April 24, 2005

Words needed for words used for special reasons

Prentiss Riddle at aprendiz de todo asks

There must be a term for bogus content intentionally included in a text to show that the readers don't get it, sort of like easter eggs in software.

This occurs to him in the context of Laura K. and SCIgen. The concept is analogous to the copyright traps in maps (which are apparently not legally effective). I recall being told of a lexicographers' term for similar copyright traps in dictionaries, but I don't remember what it is.

I've recently come across another kind of communicative act whereby words are used for something other than their conventional effect, in a way that doesn't seem to have a conventional name. This is where you say something not because you mean it, exactly, but because it gives you a chance to use a word or phrase you've been saving up. The cartoon version:

There's a possible real-world example right at the start of Matt Taibbi's entertainingly vicious pan of Thomas Friedman's new book The World is Flat. Taibbi describes hearing about the book a few months before publication, under the title "The Flattening" rather than "The World is Flat":

It didn't matter. Either version suggested the same horrifying possibility. Thomas Friedman in possession of 500 pages of ruminations on the metaphorical theme of flatness would be a very dangerous thing indeed. It would be like letting a chimpanzee loose in the NORAD control room; even the best-case scenario is an image that could keep you awake well into your 50s. [emphasis added]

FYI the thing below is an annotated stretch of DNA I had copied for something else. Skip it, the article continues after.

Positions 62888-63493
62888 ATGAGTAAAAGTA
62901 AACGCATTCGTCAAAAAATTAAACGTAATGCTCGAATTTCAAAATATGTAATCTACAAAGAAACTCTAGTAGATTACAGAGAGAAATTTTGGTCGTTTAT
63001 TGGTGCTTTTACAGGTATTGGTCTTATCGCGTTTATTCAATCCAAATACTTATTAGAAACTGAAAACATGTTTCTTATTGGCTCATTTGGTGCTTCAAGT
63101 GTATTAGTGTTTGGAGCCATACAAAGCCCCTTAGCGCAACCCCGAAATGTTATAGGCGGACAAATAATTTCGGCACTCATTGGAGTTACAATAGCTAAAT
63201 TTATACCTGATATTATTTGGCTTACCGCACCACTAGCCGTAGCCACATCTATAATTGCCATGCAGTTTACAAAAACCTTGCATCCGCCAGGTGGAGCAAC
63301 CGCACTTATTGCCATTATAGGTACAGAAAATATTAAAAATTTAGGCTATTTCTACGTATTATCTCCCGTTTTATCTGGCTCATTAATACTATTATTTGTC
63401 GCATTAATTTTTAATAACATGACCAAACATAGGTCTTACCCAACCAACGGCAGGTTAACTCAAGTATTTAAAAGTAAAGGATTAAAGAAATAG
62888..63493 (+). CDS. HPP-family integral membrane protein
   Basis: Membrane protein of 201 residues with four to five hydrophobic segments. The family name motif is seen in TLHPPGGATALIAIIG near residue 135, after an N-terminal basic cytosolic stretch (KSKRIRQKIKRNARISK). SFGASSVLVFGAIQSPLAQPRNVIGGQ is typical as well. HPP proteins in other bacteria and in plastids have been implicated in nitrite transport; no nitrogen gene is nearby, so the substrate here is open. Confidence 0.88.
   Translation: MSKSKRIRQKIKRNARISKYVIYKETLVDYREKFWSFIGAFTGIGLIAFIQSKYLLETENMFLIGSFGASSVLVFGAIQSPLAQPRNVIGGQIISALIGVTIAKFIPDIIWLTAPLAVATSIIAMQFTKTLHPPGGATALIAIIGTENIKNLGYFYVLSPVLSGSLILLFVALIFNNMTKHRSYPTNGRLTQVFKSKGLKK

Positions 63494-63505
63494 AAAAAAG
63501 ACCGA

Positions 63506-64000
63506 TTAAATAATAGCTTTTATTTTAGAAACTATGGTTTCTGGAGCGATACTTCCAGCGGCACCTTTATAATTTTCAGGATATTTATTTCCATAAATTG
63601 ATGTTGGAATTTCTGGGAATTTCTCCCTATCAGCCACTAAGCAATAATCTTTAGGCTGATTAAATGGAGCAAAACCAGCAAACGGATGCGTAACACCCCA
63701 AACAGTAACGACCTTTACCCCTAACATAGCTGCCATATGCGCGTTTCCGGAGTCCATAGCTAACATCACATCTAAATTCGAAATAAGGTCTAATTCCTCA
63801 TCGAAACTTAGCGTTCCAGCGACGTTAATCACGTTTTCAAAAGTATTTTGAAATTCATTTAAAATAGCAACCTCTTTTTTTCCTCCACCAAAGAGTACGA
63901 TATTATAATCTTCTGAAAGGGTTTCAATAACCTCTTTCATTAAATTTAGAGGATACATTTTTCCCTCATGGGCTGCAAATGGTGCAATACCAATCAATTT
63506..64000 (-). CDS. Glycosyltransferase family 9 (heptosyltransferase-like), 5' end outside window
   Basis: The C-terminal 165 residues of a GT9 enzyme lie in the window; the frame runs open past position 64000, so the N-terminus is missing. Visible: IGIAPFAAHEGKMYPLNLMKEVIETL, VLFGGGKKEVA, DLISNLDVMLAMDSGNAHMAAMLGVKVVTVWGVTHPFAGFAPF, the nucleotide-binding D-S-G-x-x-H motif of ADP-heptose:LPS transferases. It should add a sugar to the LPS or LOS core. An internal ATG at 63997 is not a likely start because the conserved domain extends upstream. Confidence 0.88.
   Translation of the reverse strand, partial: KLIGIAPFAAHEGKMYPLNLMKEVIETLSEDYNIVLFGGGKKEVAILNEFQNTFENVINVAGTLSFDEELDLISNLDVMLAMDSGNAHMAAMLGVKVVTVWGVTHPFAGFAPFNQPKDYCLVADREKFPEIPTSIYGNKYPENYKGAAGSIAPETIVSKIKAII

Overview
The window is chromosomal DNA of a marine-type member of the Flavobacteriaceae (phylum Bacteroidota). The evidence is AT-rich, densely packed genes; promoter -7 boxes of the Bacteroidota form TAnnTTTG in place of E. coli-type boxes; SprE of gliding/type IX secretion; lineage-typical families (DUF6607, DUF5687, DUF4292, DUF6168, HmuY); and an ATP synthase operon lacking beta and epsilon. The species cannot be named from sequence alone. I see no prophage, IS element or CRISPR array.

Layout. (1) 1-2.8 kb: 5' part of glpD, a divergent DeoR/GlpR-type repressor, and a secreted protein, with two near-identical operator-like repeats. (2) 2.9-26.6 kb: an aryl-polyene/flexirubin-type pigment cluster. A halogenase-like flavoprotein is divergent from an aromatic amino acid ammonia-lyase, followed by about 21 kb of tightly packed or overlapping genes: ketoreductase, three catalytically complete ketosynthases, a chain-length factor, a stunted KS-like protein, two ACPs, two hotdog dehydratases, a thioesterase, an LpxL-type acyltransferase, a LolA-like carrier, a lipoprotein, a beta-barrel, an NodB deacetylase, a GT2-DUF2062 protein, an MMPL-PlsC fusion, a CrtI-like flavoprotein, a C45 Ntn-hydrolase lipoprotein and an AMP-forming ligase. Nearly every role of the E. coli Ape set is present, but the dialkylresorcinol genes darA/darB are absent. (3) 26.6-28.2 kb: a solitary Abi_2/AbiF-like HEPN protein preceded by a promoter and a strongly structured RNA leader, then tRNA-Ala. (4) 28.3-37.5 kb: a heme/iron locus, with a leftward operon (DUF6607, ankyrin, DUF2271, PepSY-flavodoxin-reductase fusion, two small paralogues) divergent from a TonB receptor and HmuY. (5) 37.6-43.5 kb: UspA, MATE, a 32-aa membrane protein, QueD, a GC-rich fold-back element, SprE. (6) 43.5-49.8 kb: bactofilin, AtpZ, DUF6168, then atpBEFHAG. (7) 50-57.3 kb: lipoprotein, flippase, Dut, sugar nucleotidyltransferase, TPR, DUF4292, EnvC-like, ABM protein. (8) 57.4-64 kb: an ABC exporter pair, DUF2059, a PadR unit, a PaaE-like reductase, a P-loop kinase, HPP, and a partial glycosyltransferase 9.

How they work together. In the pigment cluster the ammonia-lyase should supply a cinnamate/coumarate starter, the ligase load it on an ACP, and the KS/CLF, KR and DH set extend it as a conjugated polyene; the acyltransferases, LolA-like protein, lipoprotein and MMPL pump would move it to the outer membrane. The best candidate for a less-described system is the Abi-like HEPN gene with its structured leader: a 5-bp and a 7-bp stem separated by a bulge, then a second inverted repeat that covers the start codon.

The chimpanzee-at-NORAD thing is a good line, as is the awake-well-into-your-50s tag. The only trouble is that there's essentially no connection to Friedman's book or the rest of Taibbi's review. It's clear that Friedman is the metaphorical chimp -- Taibbi refers to him as "a genius of literary incompetence", and cites chapter and verse to establish the point -- but what and where is the metaphorical NORAD control room? A blank sheet of paper and the concept of flatness? Friedman's copy of MS Word? The NYT bestseller list? The modern world?

I'd guess that this is a witticism that Taibbi heard, or used himself, in some other (more appropriate?) context. He's been looking for a place to use it in writing; this context is only half-way appropriate, but the phrase is primed and ready to go, so out it pops. The ironic thing is that his review's main point is Friedman's thoughtless use of half-appropriate metaphors.

[Send any suggestions to myl at cis.upenn.edu, as your contribution to lowering my IQ. ]

[Update: Andrew Gray emailed:

You mentioned today that: "I recall being told of a lexicographers' term for similar copyright traps in dictionaries, but I don't remember what it is"

Would this be a Nihilartikel?

"A Nihilartikel is a deliberately fictitious entry in an encyclopedia or dictionary, which is intended to be more or less quickly recognized as false by the reader. The term "Nihilartikel" is German and combines "nihil" (Latin for "nothing") and "Artikel" (German for "article"). There does not appear to be any commonly used English-language term for this phenomenon."
- http://en.wikipedia.org/wiki/Nihilartikel

(I have nothing to add, I just like to say Nihilartikel. Which really ties in to the rest of the comment...)

This seems to fit Prentiss Riddle's question almost exactly (depending on what "more or less quickly" and "the reader" mean). It's not the dictionary term I may or may not vaguely remember, which was not a German compound. The gloss first given for Nihilartikel makes it seem unsuitable semantically as well, since a copyright-trap entry is supposed to be hard to spot. However, later in the Wikipedia entry, it says "Besides the obvious possibility of simple playful mischief, Nihilartikels may be composed for other purposes. Chief among these is to catch copyright violators..."

In any case, Nihilartikel is new to me, and I'm glad to learn about it. ]

Posted by Mark Liberman at April 24, 2005 08:11 AM